It consists of a representing the labyrinth that used to be in Reims Cathedral. Use of the logo is optional and these two levels of protection are determined after a thorough historical study by the préfet for the région, or by the Minister of Culture for the national level. They are aided by the advice of a commission named Commission régionale du patrimoine et des sites, many of the Châteaux of the Loire Valley carry the MH designation as do the renowned gardens at Château de Villandry. Prosper Mérimée 1803-1870 The monuments historiques inspector Prosper Mérimée established the first list of monuments classés in 1840, rules and regulations on monuments historiques Monumental parks and monuments historiques in need of work Les Monuments Historiques de la France, bulletin trimestriel. Paris, Caisse Nationale des Monuments Historiques
The Palais-Royal, originally called the Palais-Cardinal, is a palace located in the 1st arrondissement of Paris. The screened entrance court faces the Place du Palais-Royal, opposite the Louvre, the larger inner courtyard, the Cour dHonneur, has since 1986 contained Daniel Burens site-specific art piece Les Deux Plateaux, known as Les Colonnes de Buren. In 1830 the Cour dHonneur was enclosed to the north by what was probably the most famous of Pariss covered arcades, demolished in the 1930s, its flanking rows of columns still stand between the Cour dHonneur and the popular Palais-Royal Gardens. Originally called the Palais-Cardinal, the palace was the residence of Cardinal Richelieu. The architect Jacques Lemercier began his design in 1629, construction commenced in 1633 and was completed in 1639, upon Richelieus death in 1642 the palace became the property of the King and acquired the new name Palais-Royal. After Louis XIII died the year, it became the home of the Queen Mother Anne of Austria and her young sons Louis XIV and Philippe, duc dAnjou.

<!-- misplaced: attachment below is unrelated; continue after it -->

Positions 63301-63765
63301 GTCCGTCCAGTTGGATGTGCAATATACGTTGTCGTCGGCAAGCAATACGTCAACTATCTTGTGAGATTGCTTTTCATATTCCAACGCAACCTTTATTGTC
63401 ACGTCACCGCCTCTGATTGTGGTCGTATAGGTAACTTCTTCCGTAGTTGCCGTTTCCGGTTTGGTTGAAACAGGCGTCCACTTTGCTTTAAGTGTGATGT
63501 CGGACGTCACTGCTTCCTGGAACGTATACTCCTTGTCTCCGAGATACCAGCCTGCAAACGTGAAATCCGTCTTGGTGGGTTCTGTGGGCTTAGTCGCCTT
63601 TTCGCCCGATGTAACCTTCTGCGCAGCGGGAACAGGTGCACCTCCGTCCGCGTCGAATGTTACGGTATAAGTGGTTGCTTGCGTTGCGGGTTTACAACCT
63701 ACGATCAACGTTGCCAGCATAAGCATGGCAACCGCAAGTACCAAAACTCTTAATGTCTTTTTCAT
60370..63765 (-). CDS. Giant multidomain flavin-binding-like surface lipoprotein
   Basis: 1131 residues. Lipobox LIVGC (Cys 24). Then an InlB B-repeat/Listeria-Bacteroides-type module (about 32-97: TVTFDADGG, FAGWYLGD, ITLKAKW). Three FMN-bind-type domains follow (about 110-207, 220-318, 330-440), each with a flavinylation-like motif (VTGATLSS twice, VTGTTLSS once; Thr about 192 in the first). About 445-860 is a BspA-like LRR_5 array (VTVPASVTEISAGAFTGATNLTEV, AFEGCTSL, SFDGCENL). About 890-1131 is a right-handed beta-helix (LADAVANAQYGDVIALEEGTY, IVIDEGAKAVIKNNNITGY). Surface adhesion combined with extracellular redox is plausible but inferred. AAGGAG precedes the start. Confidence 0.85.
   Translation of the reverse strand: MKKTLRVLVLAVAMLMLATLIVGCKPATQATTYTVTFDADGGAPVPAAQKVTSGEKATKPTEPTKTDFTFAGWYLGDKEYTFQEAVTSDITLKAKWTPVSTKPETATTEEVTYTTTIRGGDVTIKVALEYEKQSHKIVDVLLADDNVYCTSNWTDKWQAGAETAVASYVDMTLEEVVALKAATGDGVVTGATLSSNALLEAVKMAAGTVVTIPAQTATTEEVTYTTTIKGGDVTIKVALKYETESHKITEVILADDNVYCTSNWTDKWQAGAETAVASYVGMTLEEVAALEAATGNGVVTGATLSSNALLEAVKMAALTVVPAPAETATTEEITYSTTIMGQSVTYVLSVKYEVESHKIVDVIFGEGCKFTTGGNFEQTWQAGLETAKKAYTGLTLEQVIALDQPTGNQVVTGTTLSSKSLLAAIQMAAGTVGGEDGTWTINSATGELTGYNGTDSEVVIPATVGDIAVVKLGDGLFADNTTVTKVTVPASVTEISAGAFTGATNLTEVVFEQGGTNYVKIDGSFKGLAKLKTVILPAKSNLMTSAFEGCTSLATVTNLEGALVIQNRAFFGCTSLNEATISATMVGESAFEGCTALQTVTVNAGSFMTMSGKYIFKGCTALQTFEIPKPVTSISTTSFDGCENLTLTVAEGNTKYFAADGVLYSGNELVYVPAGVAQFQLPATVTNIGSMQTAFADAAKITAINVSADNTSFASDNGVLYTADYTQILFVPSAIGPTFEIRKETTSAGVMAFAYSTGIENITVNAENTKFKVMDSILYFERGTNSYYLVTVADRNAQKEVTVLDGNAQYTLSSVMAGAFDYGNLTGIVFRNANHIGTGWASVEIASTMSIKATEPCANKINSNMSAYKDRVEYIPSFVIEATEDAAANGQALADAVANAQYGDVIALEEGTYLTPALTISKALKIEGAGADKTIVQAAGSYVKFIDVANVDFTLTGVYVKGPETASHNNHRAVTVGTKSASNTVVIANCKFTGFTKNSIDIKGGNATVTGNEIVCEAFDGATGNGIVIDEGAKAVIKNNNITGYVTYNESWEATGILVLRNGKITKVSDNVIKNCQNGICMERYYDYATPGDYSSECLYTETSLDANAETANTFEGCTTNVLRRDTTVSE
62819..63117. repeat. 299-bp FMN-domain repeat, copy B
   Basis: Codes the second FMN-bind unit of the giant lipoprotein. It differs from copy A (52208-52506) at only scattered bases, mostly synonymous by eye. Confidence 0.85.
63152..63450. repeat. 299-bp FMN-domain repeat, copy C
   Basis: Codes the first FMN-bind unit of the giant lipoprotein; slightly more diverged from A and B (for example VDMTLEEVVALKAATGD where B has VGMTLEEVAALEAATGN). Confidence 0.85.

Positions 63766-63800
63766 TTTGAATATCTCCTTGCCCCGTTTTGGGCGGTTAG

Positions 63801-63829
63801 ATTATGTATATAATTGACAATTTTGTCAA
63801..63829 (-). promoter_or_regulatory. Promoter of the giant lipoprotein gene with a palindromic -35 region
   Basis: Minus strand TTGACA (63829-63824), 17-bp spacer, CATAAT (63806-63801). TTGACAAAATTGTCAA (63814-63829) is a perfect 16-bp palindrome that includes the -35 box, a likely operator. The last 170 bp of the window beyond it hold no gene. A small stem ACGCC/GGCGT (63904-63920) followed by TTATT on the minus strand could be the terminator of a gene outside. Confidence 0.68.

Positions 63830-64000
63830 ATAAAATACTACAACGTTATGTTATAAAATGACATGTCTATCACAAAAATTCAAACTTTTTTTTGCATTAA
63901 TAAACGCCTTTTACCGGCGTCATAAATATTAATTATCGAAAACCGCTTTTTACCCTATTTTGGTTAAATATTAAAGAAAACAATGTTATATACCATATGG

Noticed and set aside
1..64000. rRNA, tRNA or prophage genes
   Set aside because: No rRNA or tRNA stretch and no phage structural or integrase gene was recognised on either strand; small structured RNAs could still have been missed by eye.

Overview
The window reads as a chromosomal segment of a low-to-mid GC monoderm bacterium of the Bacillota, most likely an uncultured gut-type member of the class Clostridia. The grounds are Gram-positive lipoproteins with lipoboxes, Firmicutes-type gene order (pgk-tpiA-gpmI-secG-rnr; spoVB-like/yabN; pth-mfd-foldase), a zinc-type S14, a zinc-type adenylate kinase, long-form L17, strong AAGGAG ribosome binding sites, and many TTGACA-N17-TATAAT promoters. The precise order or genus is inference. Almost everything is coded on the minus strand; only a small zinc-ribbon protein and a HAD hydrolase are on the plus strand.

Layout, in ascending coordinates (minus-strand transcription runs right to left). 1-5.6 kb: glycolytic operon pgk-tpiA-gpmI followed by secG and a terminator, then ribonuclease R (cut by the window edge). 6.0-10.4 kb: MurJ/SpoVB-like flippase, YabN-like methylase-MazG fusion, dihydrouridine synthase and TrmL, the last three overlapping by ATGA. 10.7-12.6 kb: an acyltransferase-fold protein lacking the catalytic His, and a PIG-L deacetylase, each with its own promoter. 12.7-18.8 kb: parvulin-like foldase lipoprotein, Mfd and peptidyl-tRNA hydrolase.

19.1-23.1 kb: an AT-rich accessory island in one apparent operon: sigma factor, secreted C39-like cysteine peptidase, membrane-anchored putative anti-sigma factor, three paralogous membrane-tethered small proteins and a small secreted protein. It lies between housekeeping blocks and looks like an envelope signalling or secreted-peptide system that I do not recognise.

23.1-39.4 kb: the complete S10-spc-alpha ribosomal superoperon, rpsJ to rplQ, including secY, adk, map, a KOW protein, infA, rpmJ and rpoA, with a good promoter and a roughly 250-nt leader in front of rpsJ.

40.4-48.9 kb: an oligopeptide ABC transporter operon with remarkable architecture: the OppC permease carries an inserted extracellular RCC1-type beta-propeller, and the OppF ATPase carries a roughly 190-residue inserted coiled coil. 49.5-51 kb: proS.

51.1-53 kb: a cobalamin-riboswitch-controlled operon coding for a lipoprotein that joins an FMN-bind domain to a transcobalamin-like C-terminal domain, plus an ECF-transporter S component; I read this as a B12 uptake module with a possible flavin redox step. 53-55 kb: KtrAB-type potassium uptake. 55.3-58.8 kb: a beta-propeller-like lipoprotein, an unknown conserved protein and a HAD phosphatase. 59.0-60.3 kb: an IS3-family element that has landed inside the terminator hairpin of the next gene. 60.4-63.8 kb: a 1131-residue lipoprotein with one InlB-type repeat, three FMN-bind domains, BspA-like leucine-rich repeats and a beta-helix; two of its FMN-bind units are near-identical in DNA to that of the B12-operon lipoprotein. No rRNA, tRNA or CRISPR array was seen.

From 1649, the palace was the residence of the exiled Henrietta Maria and Henrietta Anne Stuart, the two had escaped England in the midst of the English Civil War and were sheltered by Henrietta Marias nephew, King Louis XIV. Henrietta Anne was married to Louis younger brother, Philippe de France, the following year the new duchesse dOrléans gave birth to a daughter, Marie Louise dOrléans, inside the palace. After their marriage, the became the main residence of the House of Orléans. The Duchess created the gardens of the palace, which were said to be among the most beautiful in Paris. Under the new couple, the Palais-Royal would become the social center of the capital. The court gatherings at the Palais-Royal were famed all around the capital as well as all of France and it was at these parties that the crème de la crème of French society came to see and be seen. Guests included the members of the royal family like the Queen Mother, Anne of Austria, the duchesse de Montpensier, the Princes de Condé.